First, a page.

Evolution of HIV-1 within untreated individuals and at the population scale in Uganda.
Raghwani J., Redd AD., Longosz AF., Wu C-H., Serwadda D., Martens C., Kagaayi J., Sewankambo N., Porcella SF., Grabowski MK., Quinn TC., Eller MA., Eller LA., Wabwire-Mangen F., Robb ML., Fraser C., Lythgoe KA.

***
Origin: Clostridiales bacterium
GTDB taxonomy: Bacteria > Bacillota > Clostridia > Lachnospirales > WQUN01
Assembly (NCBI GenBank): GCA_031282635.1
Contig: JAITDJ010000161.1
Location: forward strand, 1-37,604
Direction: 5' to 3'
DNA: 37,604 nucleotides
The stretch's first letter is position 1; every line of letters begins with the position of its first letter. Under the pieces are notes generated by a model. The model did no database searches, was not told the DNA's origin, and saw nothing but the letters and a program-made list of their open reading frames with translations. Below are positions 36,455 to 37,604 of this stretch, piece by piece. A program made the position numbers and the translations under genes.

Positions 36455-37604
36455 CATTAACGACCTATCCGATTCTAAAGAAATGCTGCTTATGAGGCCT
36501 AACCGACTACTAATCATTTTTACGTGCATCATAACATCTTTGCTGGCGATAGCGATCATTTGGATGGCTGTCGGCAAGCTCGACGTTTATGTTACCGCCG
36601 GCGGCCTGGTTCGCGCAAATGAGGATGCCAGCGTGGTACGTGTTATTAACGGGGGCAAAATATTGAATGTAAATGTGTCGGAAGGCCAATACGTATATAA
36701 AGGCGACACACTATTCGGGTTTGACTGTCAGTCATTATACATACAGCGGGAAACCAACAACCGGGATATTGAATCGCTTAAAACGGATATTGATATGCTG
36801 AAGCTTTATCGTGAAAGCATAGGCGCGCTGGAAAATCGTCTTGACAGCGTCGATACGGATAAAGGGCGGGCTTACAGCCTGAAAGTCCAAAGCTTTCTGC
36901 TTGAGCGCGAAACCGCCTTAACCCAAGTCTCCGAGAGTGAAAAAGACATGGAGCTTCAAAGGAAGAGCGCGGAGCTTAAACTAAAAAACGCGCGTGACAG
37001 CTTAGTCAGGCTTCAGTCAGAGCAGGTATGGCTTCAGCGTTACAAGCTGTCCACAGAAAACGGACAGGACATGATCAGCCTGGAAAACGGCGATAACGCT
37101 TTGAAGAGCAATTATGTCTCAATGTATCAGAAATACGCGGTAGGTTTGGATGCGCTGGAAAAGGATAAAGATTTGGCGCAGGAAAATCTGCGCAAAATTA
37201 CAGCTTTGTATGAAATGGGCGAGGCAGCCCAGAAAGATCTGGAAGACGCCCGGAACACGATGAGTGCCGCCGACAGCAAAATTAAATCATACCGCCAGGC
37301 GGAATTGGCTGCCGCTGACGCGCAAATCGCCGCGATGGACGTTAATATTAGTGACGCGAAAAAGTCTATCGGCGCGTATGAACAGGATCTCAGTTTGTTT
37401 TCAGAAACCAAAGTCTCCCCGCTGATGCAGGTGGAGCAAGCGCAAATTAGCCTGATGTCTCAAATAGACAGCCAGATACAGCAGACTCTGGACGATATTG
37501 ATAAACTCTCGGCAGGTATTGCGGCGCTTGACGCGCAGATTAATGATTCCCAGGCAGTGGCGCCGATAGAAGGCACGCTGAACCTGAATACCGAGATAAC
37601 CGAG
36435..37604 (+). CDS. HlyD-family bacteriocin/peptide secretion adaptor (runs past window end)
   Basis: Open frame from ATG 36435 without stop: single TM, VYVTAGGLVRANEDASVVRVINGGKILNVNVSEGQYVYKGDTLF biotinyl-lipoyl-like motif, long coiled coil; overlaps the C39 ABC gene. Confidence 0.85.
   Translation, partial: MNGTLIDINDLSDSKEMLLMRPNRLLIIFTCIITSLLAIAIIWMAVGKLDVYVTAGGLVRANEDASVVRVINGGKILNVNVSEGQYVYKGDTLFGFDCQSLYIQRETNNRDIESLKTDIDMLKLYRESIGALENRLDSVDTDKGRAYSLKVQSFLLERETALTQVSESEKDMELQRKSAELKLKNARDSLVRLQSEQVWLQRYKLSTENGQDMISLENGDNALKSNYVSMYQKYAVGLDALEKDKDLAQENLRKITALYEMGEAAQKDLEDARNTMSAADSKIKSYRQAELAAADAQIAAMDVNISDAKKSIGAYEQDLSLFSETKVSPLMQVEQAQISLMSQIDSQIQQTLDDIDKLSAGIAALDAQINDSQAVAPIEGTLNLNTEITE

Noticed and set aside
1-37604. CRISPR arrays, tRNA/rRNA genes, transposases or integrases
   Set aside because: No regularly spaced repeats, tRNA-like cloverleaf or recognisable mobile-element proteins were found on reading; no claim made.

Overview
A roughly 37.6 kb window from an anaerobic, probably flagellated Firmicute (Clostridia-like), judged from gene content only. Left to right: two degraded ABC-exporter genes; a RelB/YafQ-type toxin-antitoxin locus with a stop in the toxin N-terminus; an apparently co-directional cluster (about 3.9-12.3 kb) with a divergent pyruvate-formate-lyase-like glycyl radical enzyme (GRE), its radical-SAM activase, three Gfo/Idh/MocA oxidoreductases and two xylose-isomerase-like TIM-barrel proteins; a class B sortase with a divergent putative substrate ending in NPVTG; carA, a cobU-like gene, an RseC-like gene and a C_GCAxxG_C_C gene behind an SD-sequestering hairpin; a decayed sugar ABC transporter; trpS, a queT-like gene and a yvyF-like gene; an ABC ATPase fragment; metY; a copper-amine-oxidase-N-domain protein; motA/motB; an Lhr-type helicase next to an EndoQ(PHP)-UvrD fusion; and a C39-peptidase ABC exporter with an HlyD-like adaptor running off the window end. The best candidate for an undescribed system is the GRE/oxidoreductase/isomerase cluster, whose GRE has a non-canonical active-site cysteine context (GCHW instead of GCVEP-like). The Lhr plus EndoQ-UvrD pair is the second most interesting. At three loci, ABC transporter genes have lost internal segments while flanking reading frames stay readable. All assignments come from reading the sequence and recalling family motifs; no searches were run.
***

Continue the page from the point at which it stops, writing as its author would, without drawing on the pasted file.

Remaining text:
HIV-1 undergoes multiple rounds of error-prone replication between transmission events, resulting in diverse viral populations within and among individuals. In addition, the virus experiences different selective pressures at multiple levels: during the course of infection, at transmission, and among individuals. Disentangling how these evolutionary forces shape the evolution of the virus at the population scale is important for understanding pathogenesis, how drug- and immune-escape variants are likely to spread in populations, and the development of preventive vaccines. To address this, we deep-sequenced two regions of the HIV-1 genome (p24 and gp41) from 34 longitudinally-sampled untreated individuals from Rakai District in Uganda, infected with subtypes A, D, and inter-subtype recombinants. This dataset substantially increases the availability of HIV-1 sequence data that spans multiple years of untreated infection, in particular for different geographical regions and viral subtypes. In line with previous studies, we estimated an approximately five-fold faster rate of evolution at the within-host compared to the population scale for both synonymous and nonsynonymous substitutions, and for all subtypes. We determined the extent to which this mismatch in evolutionary rates can be explained by the evolution of the virus towards population-level consensus, or the transmission of viruses similar to those that establish infection within individuals. Our findings indicate that both processes are likely to be important.